The SEC announced today that it has settled its high-profile lawsuit against hedge fund manager Steven A. Cohen, founder of SAC Capital. Under the Order resolving the case, Cohen will be prohibited from supervising funds that manage outside money until 2018. The SEC had charged Cohen with failing to supervise former portfolio manager Mathew Martoma, who was convicted of insider trading while employed at SAC.

As I noted here in late December, Cohen was prepared to launch the latest constitutional challenge to the SEC's administrative proceedings process as part of his defense. His lawyers stated that they "would have filed that [in mid-December] except for the settlement discussions that had been ongoing.”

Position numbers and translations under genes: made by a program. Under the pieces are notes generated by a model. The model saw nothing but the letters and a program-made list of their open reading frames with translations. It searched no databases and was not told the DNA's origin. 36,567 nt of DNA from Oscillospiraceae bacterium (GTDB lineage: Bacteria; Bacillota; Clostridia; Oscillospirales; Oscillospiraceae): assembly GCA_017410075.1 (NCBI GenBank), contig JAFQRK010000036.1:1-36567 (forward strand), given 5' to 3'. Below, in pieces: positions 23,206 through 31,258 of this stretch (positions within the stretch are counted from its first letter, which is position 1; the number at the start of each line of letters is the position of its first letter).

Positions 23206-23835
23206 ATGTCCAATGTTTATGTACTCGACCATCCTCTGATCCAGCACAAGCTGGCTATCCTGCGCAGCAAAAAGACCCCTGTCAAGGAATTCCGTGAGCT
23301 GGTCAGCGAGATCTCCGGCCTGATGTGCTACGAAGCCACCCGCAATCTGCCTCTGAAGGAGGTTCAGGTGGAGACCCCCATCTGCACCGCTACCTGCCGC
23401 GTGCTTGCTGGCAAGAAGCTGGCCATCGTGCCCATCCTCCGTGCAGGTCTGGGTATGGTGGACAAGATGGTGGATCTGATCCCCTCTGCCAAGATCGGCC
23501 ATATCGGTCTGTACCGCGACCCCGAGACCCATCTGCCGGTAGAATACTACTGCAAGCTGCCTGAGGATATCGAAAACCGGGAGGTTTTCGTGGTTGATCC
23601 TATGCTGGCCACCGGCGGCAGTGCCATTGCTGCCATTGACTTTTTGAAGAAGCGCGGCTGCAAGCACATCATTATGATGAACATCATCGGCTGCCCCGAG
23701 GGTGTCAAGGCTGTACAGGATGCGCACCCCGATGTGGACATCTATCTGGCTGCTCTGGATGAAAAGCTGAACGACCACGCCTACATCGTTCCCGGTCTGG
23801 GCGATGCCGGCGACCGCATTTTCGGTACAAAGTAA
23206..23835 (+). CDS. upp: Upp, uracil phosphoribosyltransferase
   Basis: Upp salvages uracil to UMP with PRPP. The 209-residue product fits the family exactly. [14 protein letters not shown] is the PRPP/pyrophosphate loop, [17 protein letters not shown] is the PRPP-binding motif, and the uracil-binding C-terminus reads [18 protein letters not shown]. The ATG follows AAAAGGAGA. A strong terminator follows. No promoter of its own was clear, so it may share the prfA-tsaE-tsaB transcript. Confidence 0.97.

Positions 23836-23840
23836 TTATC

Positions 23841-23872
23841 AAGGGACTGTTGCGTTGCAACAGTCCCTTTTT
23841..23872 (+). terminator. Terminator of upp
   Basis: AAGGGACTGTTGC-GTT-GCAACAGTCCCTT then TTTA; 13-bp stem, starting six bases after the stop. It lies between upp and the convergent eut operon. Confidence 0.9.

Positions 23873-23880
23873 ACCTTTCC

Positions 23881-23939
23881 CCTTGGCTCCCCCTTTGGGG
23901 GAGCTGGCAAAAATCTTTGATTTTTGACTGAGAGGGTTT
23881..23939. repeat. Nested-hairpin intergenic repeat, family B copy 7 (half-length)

The two-year bar on Cohen managing outside money is significantly lighter than the SEC's original request for a lifetime ban. The SEC's case was negatively impacted by the Second Circuit's decision in the Newman case, which led prosecutors to drop one of the insider trading convictions of an employee Cohen allegedly failed to supervise (Michael Steinberg). 

Andrew J. Ceresney, Director of the SEC’s Enforcement Division, stated that in addition to the two-year bar, "before Cohen can handle outside money again, an independent consultant will ensure there are legally sufficient policies, procedures, and supervision mechanisms in place to detect and deter any insider trading.” Ceresney stated that "the strong combination of a two-year supervisory bar and additional oversight requirements achieves significant and immediate investor protection and deterrence, while ensuring that the activities of his funds are closely monitored going forward.”

Under the settlement, Cohen neither admitted nor denied the SEC’s finding that he failed reasonably to supervise Martoma and prevent his insider trading.